Go Read a Book: Official Responds to Taiwan's Power Crisis

Go Read a Book: Official Responds to Taiwan's Power Crisis

What you need to know

As Taiwan grapples a looming power crisis lawmakers are coming up with creative ideas for people to help conserving electricity.

Taiwan’s No. 2 nuclear power plant was expected to generate electricity this summer. However, after scheduled maintenance, a problem occurred during re-commissioning on May 16, leading to a prolonged shutdown. Although no further damage or pollution was reported, it is understood to be the first time one of Taiwan's nuclear power plants has been shut down immediately following its annual maintenance.

An investigation team is examining what caused the shutdown, and the restart date remains unclear. There is concern that Taiwan is heading towards an electricity shortage crisis as temperatures start to hit record highs.

Lee Shih-guang (李世光), minister of the Ministry of Economic Affairs (MOEA), says that if the extreme temperatures that Taiwan has experienced in recent weeks continues, electricity supply could be tight.

State-owned Taiwan Power Co (Taipower) announced it had just 1.64% of operating reserves on May 31, meaning that demand on the electricity system that day was almost as high as capacity. This was the lowest operating reserve seen in the past decade.

Premier Lin Chuan (林全) says that with several large power plants retiring in the past two years, the lack of electricity will be even more serious next year.

Lin says the No. 1 nuclear plant, which has not been in operation for more than a year, could resume operations under certain conditions.

The MOEA's Lee says the ministry will only consider resuming operations at the No. 1 plant after all possible measures are taken to improve demand-side management.

Chang Ching-sen (張景森), a minister without portfolio, has suggested that shopping malls should adjust their opening hours to avoid wasting electricity, especially from 1 pm to 3 pm when there are fewer customers. Described as an "afternoon break" for department stores, the suggestion has drawn wide criticism from the public.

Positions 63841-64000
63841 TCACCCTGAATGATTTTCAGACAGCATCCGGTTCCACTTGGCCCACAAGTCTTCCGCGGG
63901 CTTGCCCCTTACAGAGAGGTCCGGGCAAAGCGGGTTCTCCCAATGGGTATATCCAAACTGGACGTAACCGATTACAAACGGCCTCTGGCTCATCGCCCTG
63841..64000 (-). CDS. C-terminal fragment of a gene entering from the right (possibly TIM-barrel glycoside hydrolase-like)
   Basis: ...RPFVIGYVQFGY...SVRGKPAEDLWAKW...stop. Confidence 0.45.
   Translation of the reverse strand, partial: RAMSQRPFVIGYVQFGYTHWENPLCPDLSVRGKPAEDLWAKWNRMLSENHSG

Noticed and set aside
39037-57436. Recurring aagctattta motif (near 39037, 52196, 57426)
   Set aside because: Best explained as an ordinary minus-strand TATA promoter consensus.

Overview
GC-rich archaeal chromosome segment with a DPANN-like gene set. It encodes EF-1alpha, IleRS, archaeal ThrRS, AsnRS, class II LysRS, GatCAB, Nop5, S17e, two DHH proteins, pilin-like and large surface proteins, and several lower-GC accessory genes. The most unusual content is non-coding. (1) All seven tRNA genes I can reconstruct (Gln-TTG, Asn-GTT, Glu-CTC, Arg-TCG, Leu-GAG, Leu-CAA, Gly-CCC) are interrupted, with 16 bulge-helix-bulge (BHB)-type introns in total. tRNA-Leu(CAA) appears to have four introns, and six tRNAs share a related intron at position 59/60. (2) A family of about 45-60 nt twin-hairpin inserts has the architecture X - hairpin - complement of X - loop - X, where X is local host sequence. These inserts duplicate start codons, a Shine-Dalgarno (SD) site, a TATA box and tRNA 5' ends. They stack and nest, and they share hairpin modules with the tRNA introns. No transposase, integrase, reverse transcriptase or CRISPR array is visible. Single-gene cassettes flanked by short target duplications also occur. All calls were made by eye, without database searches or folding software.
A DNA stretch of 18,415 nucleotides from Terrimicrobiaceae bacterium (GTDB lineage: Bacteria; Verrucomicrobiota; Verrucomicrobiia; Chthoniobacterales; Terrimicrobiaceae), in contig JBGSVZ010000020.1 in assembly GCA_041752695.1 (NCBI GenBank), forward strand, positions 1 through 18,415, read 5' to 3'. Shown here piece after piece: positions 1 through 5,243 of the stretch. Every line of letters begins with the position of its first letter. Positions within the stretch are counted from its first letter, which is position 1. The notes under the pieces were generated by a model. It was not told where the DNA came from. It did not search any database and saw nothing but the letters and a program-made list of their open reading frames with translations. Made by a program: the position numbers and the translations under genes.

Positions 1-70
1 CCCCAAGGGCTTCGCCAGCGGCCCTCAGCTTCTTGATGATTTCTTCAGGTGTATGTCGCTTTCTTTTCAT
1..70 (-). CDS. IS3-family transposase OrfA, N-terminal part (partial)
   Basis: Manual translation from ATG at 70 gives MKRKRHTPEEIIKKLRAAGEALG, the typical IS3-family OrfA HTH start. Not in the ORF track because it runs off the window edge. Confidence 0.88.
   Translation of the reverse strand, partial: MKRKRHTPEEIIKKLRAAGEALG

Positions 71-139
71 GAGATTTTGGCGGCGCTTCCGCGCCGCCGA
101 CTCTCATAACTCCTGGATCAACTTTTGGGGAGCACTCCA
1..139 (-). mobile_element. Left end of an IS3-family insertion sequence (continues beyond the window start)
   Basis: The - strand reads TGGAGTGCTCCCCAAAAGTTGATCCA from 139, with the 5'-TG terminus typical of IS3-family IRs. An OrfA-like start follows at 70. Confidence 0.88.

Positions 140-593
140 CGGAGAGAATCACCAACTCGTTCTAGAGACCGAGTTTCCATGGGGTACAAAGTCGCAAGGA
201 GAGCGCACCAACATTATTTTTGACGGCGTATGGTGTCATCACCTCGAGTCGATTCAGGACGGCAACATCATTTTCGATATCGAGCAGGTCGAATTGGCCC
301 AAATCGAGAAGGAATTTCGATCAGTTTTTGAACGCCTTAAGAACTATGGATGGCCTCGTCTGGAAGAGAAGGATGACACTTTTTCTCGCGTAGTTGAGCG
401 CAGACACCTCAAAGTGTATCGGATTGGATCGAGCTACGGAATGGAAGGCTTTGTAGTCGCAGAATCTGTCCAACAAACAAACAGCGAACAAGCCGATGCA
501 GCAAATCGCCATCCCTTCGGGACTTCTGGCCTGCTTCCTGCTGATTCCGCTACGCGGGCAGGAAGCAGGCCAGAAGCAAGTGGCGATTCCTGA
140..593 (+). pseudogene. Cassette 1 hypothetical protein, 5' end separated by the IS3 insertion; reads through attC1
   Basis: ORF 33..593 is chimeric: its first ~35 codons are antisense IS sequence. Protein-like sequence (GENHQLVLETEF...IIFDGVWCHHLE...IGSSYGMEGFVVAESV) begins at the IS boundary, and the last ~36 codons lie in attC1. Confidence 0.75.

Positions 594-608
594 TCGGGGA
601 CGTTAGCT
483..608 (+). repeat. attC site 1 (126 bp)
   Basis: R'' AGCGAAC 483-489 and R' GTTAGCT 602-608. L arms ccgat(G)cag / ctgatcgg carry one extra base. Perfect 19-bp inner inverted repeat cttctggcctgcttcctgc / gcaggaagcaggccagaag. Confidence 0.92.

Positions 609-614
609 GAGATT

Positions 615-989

On the PTT bulletin board, where thousands of Taiwan netizens debate social issues, most people were dismissive of Chang’s proposal. Some pointed out that industrial consumers dominate power consumption and suggested Chang should target technology companies rather than shopping malls.

Lin later clarified that the Executive Yuan has no policy of asking shopping malls to change their hours. Instead, the premier has called on the public to spend more time at public spaces, like libraries, instead of turning on air conditioners at home.

Taipower earlier this week announced it would invest NT$400 billion (US$12 billion) to develop renewable energy projects over the next 15 years. It plans use more than 80% of the budget to build offshore wind farms and 300 wind turbines on land, even though the limited land available for such projects has caused social conflict in recent years.

Taiwan’s ruling Democratic Progressive Party plans to phase out nuclear energy, which currently supplies roughly one quarter of the nation's power supply, by 2025.


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